There are three main types of costs associated with the public provision of health insurance:  taxation, adverse selection, and moral hazard. Taxation is usually the focus of the current policy debate: the Public Option vs. MFA. Yet the other two types of costs are even more germane to that debate. These two costs are inextricably linked and explain why health insurance has been such an intractable public policy problem for so long.

What would an optimal public health insurance system look like? The details are for future posts, but here are a few broad strokes. First, it would completely achieve the main objective of providing insurance to all those who don’t already have it. It is worth noting that although the number of uninsured has declined significantly, the ACA has failed to completely achieve this objective. So, an optimal system would look a lot different than our current taxpayer-subsidized exchange markets.

To minimize the cost to taxpayers, it would rely on our current public insurance infrastructure so that the cost of creating a new one is avoided. This is something that an optimal health insurance system would have in common with MFA. Medicare has well-established payment structures based on data it collects annually from providers.

To avoid adverse selection — the incentive for healthy people not to pay an actuarially fair premium — the optimal system would not charge a premium for coverage. This provision is key because adverse selection is a main reason why so many people lack health insurance. Many of the uninsured are relatively young and healthy individuals who believe the actuarially fair premium for health insurance is too high. In this regard, the optimal system is much closer to MFA than to the ACA.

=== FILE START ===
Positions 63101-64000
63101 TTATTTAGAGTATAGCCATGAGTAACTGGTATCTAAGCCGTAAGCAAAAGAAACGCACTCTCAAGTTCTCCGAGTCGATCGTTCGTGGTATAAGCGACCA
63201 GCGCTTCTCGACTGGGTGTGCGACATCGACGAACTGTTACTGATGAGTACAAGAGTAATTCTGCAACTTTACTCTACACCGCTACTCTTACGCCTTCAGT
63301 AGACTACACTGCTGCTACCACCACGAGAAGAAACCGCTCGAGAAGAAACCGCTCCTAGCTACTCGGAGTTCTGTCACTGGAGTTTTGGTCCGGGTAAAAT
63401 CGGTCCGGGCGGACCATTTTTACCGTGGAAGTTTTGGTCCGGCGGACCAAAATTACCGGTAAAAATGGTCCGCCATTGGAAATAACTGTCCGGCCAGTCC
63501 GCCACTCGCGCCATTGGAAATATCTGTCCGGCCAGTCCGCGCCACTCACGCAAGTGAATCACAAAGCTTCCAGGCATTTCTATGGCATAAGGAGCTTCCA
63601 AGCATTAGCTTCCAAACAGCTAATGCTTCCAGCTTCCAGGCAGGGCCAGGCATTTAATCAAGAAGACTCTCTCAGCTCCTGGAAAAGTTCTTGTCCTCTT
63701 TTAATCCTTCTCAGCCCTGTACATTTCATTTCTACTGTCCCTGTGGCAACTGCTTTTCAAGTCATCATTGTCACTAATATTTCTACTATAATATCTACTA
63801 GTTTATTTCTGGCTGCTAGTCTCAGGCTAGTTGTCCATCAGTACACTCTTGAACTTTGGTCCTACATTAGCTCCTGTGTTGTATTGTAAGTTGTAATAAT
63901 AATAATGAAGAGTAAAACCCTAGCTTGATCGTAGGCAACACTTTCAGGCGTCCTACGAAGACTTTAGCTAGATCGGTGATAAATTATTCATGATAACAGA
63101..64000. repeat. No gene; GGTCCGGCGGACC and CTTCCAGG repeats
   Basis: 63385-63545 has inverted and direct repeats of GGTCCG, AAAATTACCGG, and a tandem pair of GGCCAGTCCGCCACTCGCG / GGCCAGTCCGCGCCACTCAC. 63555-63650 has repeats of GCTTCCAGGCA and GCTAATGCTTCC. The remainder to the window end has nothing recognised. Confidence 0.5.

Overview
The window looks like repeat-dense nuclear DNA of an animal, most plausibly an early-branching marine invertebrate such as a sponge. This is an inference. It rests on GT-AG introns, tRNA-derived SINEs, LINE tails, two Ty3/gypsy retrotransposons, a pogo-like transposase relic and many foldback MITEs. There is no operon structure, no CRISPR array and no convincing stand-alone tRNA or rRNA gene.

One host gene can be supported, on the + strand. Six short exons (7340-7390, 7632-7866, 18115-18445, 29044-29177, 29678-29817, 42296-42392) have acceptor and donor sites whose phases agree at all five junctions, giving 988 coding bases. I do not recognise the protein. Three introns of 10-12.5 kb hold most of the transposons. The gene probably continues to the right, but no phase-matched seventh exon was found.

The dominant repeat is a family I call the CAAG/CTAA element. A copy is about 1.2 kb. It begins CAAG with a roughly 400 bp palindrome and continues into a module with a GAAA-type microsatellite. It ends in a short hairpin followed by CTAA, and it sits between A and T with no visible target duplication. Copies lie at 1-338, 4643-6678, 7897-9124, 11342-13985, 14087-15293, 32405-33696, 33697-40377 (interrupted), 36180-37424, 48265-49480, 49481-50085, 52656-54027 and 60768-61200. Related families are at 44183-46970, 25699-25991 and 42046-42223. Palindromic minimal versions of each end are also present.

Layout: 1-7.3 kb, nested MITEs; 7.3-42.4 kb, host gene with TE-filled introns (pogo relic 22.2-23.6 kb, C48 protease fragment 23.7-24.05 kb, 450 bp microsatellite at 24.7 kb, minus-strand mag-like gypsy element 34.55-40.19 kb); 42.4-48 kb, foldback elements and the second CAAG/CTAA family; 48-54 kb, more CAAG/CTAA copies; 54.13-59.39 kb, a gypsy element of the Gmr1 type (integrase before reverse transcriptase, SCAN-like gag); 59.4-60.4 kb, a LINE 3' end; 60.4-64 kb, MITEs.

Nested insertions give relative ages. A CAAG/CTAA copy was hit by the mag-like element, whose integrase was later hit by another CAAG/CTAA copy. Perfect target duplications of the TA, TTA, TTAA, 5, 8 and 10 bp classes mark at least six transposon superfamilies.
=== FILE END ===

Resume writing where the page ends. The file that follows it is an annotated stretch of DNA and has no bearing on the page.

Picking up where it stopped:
So far, our optimal plan sounds a lot like MFA: health insurance that is provided at a zero premium to everyone that doesn’t already have it and that relies on the current Medicare system. But here is where the similarities to MFA stop. MFA would replace our current patchwork system of private and public health insurance with a single-payer approach. Although private health insurance would not be banned outright, MFA would leave little room for its continued existence. Taxpayers would bear the full cost of our healthcare system.